Last year, the number of homeless U.S. veterans on a given night dropped 12 percent from the year before. But tens of thousands were still on the streets, and more could be joining them as troops return from Afghanistan and Iraq. President Obama has vowed to end veterans' homelessness by 2015.
Homeless No More
James Brown left the Army in 1979. And for most of the next 32 years, he lived on the streets in and around Los Angeles. You might have seen him: the dirty, disheveled guy trying to keep warm in a cardboard box.
US Veterans Affairs Secretary Eric Shinseki was in New Hampshire Tuesday to visit the site of the new Veterans Center in Hooksett. The new center, which will be completed in August, is part of an effort by the VA to help Vets gain better access to medical care and mental health counseling.
Hundreds of thousands of veterans have returned from Iraq and Afghanistan in recent years, eager to get an education under the new post-Sept. 11 GI Bill.
Many vets looking for a school find they are inundated by sales pitches from institutions hungry for their government benefits. Now, lawmakers are looking for ways to protect vets without narrowing their education choices.
The pullout of American troops in Iraq and those returning from Afghanistan have brought many service members back to their families and into the civilian job market.
While there is a new law that offers incentives to employers who hire them, many veterans across the country are trying to start their own businesses. A rigorous, free program started at Syracuse University is giving them the tools to be their own boss.
To help U.S. troops ease back into civilian life, veteran Anthony Bravo Esparza offers them a haircut, and a safe and friendly place to hang out. Esparza — known to his friends as "Dreamer" — sees it as a way to help former soldiers find their way.
Dreamer's barbershop is easy to find; it's set up inside a trailer in the parking lot of the West Los Angeles Medical Center campus of the VA Greater Los Angeles Healthcare System.
In a fluorescent-lit exam room, Col. Rochelle Wasserman sticks ballpoint-size pins in the ears of Sgt. Rick Remalia.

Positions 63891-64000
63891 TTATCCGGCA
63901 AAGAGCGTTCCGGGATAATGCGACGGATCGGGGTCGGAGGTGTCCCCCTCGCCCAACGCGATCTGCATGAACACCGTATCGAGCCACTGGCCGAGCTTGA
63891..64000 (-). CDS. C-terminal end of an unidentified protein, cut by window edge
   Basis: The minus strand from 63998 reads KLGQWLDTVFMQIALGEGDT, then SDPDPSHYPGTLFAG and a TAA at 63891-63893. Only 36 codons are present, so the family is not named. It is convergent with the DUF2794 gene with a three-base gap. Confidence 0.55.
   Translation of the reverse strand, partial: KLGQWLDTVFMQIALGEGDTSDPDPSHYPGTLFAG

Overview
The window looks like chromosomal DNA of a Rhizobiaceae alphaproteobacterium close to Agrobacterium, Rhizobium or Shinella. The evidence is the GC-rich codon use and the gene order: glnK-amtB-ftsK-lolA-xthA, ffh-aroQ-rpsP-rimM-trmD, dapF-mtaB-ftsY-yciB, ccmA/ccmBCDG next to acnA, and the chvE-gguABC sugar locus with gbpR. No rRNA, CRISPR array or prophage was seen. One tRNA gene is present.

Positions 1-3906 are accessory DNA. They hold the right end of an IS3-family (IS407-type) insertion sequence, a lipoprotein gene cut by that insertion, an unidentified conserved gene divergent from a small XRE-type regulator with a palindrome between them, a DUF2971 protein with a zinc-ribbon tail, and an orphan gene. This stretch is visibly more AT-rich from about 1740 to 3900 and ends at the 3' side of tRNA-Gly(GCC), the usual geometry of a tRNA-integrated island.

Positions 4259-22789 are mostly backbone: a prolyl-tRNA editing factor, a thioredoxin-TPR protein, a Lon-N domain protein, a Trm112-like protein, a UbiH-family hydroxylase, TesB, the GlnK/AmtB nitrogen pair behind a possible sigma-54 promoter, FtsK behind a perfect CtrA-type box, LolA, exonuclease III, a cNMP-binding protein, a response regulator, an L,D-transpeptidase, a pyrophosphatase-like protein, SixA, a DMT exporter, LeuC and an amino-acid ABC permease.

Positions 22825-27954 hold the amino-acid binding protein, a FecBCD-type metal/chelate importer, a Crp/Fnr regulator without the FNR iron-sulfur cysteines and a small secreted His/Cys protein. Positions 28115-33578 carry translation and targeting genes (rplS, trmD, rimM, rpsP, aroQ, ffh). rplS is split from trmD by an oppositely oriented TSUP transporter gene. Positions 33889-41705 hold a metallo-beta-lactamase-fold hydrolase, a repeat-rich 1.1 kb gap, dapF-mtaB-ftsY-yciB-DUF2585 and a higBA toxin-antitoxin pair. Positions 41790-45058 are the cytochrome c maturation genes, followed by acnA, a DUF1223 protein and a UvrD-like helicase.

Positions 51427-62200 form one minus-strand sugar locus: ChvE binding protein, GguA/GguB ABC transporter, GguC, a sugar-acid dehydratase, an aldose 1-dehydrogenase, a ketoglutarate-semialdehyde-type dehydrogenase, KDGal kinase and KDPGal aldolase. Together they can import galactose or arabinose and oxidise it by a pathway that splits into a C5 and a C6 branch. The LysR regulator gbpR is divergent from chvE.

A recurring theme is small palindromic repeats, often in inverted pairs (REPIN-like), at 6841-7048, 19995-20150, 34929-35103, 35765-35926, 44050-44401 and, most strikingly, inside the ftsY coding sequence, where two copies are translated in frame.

Remalia broke his back, hip and pelvis during a rollover caused by a pair of rocket-propelled grenades in Afghanistan. He still walks with a cane and suffers from mild traumatic brain injury. Pain is an everyday occurrence, which is where the needles come in.
"I've had a lot of treatment, and this is the first treatment that I've had where I've been like, OK, wow, I've actually seen a really big difference," he says.
All wars bring innovations — in weapons, and also in ways to repair the damage done. Penicillin is one of the more famous examples: It came into use as a treatment for troops in World War II.
The wars in Iraq and Afghanistan have brought their own breakthroughs, none more dramatic than the prosthetics that come close to giving back what has been lost. And big advances in treating grievous injuries have meant many more troops coming home alive.
Politicians and journalists always run a risk when they judge a voter strictly on on appearances.
There was a reminder of that Monday when Mitt Romney was forced to defend his opposition to gay marriage during a restaurant encounter with a grizzled Vietnam veteran who happened to be gay.
As it turned out the vet, Bob Garon, also was sitting at a restaurant booth with his husband when the unsuspecting Romney, campaigning at the Manchester restaurant, asked if he could sit down with them.
"If I would've finished that flight I would have come home to sell war bonds," says Herman "Herk" Streitburger of Bedford. That last flight did not go as planned; instead, the B24 Liberator Bomber on which he served as gunner was shot down, and as he puts it, Herk became a guest of the German government for about a year.